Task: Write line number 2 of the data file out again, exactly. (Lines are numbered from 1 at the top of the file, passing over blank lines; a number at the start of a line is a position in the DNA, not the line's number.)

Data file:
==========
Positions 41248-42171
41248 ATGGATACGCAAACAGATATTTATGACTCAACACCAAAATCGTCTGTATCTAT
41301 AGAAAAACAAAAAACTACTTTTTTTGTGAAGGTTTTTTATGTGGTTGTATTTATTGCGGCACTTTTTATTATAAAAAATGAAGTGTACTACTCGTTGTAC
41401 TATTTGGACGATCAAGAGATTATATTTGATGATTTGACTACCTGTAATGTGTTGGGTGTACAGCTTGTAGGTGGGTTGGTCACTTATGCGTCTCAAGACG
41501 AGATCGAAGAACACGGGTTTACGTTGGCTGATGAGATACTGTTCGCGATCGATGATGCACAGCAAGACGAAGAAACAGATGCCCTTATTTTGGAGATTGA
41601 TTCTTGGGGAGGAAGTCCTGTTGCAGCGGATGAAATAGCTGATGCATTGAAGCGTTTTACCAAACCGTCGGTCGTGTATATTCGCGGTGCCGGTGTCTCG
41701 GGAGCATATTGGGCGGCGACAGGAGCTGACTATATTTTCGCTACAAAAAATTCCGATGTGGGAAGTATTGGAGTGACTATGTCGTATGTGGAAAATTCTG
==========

41248 ATGGATACGCAAACAGATATTTATGACTCAACACCAAAATCGTCTGTATCTAT